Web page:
Most Protestant pastors in the United States approve of the job that President Trump is doing but one type of pastor is by far most approving of Trump's job performance, according to a new survey.
LifeWay Research found in a survey released Thursday that about 51 percent of America's Protestant pastors approve in some form or fashion of the job that the thrice married real estate mogul is doing in the White House, while only 29 percent disapprove of the job that Trump has done, and 20 percent are not sure.
"Compared to the middle of President Obama's first term, we see twice as many pastors say they're undecided on President Trump's job performance," cott McConnell, executive director of LifeWay Research, said in a statement.
Surveying over 1,000 pastors over the phone between Aug. 29 through Sept. 11, LifeWay found that 86 percent of Pentecostal pastors approved of Trump's job performance, marking Trump's highest pastor approval rating of any denomination listed in the survey.
The data comes as several Pentecostal thinkers and leaders have compared Trump to King Cyrus and other biblical figures.
While Baptist pastors (especially those affiliated with the Southern Baptist Convention) are also known for being heavily conservative and supportive of Trump, nearly 20 percent fewer Baptist pastors (68 percent) said they approved of the job that Trump is doing. However, that number could include Baptist pastors from more politically liberal Baptist denominations.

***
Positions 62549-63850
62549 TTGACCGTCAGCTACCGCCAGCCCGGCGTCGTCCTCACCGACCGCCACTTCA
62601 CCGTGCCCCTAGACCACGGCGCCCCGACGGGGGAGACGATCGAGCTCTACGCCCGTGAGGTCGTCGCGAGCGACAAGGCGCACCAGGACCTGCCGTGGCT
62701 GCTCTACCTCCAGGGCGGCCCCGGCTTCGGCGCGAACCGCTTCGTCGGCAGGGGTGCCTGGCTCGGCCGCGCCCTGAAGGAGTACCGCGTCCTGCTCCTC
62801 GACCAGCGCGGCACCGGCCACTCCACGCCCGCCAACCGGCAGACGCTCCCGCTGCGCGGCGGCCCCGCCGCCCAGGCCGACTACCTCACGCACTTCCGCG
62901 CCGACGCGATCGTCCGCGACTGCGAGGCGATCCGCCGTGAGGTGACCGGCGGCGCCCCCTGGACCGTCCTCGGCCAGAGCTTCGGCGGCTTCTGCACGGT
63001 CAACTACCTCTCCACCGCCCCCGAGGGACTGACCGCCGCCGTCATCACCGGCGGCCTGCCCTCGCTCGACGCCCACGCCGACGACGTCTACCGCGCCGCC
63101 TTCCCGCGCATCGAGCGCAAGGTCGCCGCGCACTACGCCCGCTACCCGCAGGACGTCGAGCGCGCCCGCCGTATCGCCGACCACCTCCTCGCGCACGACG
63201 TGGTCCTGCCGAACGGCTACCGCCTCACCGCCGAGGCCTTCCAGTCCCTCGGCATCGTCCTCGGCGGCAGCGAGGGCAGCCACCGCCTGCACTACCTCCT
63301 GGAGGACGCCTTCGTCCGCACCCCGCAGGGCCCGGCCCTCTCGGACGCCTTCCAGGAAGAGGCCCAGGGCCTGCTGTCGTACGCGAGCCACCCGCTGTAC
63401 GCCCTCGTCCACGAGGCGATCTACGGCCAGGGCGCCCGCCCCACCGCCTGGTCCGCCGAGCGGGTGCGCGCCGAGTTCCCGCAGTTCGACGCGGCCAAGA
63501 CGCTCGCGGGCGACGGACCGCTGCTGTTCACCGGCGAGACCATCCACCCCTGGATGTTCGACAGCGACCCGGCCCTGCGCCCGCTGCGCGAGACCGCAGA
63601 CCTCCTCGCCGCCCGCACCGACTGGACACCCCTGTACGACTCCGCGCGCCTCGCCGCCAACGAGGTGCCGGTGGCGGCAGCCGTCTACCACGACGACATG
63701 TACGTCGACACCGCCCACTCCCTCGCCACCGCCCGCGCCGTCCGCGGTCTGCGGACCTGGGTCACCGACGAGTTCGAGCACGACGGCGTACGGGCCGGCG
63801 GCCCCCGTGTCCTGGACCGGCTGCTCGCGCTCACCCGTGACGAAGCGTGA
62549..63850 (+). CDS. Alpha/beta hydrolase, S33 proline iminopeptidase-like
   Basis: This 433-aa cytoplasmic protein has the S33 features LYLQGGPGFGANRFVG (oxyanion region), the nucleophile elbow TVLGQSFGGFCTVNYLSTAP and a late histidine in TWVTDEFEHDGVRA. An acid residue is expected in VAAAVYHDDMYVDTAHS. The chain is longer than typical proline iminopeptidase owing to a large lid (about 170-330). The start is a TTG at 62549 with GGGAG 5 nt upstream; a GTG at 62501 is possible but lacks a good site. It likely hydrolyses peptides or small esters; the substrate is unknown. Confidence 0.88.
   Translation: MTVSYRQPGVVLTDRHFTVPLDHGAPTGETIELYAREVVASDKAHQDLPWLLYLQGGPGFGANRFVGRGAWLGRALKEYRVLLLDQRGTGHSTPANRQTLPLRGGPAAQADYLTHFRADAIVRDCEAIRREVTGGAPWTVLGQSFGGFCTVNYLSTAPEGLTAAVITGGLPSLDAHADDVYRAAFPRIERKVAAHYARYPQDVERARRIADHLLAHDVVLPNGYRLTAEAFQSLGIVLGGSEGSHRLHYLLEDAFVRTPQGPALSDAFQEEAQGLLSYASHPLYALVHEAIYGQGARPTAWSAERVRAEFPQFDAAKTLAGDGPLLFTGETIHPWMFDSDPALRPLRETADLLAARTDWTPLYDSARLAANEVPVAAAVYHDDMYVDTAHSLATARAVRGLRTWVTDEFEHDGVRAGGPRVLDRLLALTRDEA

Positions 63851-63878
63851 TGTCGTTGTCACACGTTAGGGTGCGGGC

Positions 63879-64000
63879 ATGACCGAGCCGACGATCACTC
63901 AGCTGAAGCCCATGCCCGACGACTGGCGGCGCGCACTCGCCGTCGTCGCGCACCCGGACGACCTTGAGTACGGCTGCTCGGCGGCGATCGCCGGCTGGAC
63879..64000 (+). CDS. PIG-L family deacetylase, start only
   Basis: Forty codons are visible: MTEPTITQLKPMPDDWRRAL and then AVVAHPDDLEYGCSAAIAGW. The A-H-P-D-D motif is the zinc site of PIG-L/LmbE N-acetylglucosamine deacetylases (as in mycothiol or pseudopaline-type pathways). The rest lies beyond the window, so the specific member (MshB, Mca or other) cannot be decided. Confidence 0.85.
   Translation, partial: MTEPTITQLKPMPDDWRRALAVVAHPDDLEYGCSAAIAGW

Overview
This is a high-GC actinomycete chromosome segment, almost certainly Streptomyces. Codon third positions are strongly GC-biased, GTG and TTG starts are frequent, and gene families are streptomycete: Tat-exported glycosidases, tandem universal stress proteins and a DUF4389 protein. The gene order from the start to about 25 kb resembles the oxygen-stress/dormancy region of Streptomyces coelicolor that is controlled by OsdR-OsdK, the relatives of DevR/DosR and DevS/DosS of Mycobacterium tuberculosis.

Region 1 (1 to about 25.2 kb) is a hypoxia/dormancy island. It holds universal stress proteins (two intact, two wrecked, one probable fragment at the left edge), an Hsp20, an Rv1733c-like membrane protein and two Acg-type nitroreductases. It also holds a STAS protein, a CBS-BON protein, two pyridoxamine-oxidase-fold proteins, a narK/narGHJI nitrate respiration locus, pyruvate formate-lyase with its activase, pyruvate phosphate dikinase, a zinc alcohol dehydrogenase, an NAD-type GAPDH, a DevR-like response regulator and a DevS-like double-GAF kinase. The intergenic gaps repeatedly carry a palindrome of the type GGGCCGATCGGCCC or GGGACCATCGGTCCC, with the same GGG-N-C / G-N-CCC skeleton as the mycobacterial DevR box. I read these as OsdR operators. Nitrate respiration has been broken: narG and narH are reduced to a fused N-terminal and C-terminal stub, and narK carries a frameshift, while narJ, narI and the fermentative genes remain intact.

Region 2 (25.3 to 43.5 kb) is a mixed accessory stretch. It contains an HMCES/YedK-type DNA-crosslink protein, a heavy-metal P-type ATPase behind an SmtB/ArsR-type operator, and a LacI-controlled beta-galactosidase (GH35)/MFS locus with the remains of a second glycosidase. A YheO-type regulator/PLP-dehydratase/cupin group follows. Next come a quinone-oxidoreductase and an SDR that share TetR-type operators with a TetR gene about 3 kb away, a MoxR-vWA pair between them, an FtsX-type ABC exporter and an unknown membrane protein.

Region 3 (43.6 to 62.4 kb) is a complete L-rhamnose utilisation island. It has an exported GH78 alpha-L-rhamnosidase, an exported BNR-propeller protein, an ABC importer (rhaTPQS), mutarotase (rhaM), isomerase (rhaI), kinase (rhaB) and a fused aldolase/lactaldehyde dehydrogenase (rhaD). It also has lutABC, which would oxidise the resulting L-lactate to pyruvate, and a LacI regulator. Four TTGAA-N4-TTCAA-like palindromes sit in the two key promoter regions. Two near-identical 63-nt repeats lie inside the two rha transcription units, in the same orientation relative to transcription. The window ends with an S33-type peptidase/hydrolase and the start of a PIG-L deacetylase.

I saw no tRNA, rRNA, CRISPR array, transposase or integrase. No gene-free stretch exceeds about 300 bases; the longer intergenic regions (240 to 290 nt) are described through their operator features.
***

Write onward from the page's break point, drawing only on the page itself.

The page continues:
Forty-one percent of Lutheran pastors and 55 percent of Church of Christ pastors said they approved of the president's job performance, while only 28 percent of Presbyterian/Reformed pastors and 25 percent of Methodist pastors said the same.
When analyzed from an evangelical or mainline perspective, 63 percent of pastors who self-identified as evangelical said they approved of the job that Trump is doing. Meanwhile, only 41 percent of mainline pastors also approved of Trump's job performance.
Another LifeWay survey found before the 2016 election that only 32 percent of Protestant pastors said they were sure they were going to vote for Trump. Four out of 10 pastors were undecided and about 19 percent of the pastors surveyed said they would vote for Clinton. That survey suggested that 52 percent of Protestant pastors were Republican.
That same survey found that 61 percent of Pentecostal pastors planned to vote for Trump, while 46 percent of Baptist pastors planned to vote for Trump.
"With the majority of Protestant pastors identifying as Republican, it is not surprising that a majority approve of President Trump in his first term," McConnell added. "Clearly, pastors' political views factor in how they evaluate the president's leadership and accomplishments in the first half of his term."
When breaking up the results into racial demographics, African-American pastors (4 percent) were least likely to approve of Trump's performance and were most likely to disprove (85 percent).
"In 2016, only 6 percent of African-American pastors identified as Republican and nothing in President Trump's first two years has generated approval from African-American pastors beyond that level," McConnell opined.
Only 30 percent of female pastors approved of Trump's job performance, while 56 percent of male pastors approved.
Additionally, 71 percent of pastors with no college degree and 67 percent of pastors with just a bachelor's degree approved of Trump's job performance. By comparison, only 41 percent of pastors with a master's degree and 52 percent of pastors with a doctoral degree approved of the job the president is doing.
The survey has a margin of error of 3.2 percentage points, which can be higher when it comes to respondent subgroups.